Transcript of Attorney General Interview on CNN's "American Morning" with Soledad O'Brien

Transcript of Attorney General Interview on Fox News' "Fox and Friends" with Steve Doocy


OIP Release 2

E-mail from Matthew T McDonald (EOP) to Monica Goodling, In Case You Missed It: Attorney General Alberto Gonzales on CNN's "Larry King Live," January 17, 2006

Justice Department press release, Transcript of Conference Call with Steven G. Bradbury on Release of Detailed Legal Analysis of the NSA Activities Described by the President, Dept. of Justice, January 19, 2006

E-Mail, USDOJ Office of Public Affairs (Goodling, Monica), Corrected: Transcript of Attorney General Alberto R. Gonzales and Homeland Security Secretary Michael Chertoff Press Briefing Need for Senate to Reauthorize the USA Patriot Act, December 21, 2005

E-Mail, USDOJ Office of Public Affairs (Goodling, Monica), Transcript of Remarks by Attorney General Alberto R. Gonzales at the 'Innocence Lost' Initiative Press Conference, December 16, 2005

E-Mail from Kris, David (Timewarner.com) to Elwood, Courtney (USDOJ), RE: IN CASE YOU MISSED IT: President Had Legal Authority to OK Taps, December 21, 2005

Justice Department, Legal Authority for the Recently Disclosed NSA Activities, Undated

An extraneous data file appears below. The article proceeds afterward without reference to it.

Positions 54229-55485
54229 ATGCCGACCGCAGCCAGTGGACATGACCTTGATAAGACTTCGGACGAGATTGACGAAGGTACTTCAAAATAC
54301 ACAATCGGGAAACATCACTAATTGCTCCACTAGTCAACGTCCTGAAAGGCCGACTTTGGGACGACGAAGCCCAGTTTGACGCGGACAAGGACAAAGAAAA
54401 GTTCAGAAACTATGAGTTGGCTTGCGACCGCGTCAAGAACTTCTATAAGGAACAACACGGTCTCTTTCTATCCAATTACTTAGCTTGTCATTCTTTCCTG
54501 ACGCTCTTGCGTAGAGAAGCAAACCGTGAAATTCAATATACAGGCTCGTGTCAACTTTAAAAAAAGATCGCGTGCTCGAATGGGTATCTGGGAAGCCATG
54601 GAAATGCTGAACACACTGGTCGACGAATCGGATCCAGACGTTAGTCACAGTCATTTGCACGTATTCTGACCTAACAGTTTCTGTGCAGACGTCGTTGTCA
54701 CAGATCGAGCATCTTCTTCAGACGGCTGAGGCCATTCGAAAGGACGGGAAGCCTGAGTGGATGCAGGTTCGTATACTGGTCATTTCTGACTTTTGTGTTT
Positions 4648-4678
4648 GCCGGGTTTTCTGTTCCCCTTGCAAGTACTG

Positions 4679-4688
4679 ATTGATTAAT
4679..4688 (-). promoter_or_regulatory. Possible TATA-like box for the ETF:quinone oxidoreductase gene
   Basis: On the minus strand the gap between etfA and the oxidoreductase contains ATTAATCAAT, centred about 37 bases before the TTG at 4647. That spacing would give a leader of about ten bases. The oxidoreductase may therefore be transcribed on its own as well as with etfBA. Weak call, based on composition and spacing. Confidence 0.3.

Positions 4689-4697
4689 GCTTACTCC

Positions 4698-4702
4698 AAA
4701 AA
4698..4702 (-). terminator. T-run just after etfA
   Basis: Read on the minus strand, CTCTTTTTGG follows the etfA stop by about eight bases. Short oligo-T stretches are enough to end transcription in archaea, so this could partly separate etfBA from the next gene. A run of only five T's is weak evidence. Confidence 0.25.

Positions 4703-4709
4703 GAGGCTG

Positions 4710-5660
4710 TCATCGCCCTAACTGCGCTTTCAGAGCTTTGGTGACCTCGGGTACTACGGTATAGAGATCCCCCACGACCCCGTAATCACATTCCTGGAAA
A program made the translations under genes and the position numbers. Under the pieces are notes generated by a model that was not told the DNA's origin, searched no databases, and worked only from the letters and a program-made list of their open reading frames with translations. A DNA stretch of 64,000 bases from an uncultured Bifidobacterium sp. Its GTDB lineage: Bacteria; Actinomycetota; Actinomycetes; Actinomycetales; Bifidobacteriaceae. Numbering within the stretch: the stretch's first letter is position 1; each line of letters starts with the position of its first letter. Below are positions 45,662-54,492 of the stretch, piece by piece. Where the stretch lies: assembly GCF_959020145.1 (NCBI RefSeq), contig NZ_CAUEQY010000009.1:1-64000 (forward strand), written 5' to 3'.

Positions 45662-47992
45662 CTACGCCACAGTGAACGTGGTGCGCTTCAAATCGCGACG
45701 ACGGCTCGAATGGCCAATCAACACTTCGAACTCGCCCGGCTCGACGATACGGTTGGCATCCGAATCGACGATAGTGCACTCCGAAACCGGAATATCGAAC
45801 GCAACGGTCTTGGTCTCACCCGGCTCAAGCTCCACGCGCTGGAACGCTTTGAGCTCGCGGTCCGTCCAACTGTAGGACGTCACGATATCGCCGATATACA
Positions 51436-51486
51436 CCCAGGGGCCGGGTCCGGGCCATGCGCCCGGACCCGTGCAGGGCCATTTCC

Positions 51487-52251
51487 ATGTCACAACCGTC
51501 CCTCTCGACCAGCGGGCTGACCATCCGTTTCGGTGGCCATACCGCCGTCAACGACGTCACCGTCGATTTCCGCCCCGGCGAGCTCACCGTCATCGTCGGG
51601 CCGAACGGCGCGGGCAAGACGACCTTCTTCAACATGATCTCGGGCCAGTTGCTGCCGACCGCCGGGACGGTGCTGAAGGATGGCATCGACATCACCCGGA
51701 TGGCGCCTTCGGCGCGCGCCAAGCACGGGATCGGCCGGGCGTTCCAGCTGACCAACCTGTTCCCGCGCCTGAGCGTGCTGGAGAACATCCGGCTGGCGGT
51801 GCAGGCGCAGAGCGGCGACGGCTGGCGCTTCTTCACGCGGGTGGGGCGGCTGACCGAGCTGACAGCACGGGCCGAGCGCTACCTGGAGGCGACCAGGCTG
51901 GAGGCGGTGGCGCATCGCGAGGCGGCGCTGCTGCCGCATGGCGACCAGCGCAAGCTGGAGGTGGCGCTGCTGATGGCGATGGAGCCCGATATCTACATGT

E-Mail from Kris, David (Timewarner.com) to Elwood, Courtney (USDOJ), RE: NSA Talkers, December 22, 2005

E-Mail from Kris, David (Timewarner.com) to Elwood, Courtney (USDOJ), If You Can't Show Me Yours…, with attachment, NSA Program Questions, December 20, 2005

E-Mail from Kris, David (Timewarner.com) to Elwood, Courtney (USDOJ) - RE: NSA, January 19, 2006


Office of Legal Counsel (OLC) Release 1

Letter from William E. Moschella, Assistant Attorney General to Senators Roberts, Rockefeller, Hoekstra and Harman, December 22, 2005

Memo, Legal Authority for the Recently Disclosed NSA Activities, [undated and unsigned]

"Americans Deserve No Less," Robert McCallum, USA Today, January 16, 2006

Justice Department press release,Transcript of Conference Call with Steven G. Bradbury on Release of Detailed Legal Analysis of the NSA Activities Described by the President, January 19, 2006


OLC Release 2

Justice Department White Paper, Legal Authorities Supporting the Activities of the NSA Described by the President, January 19, 2006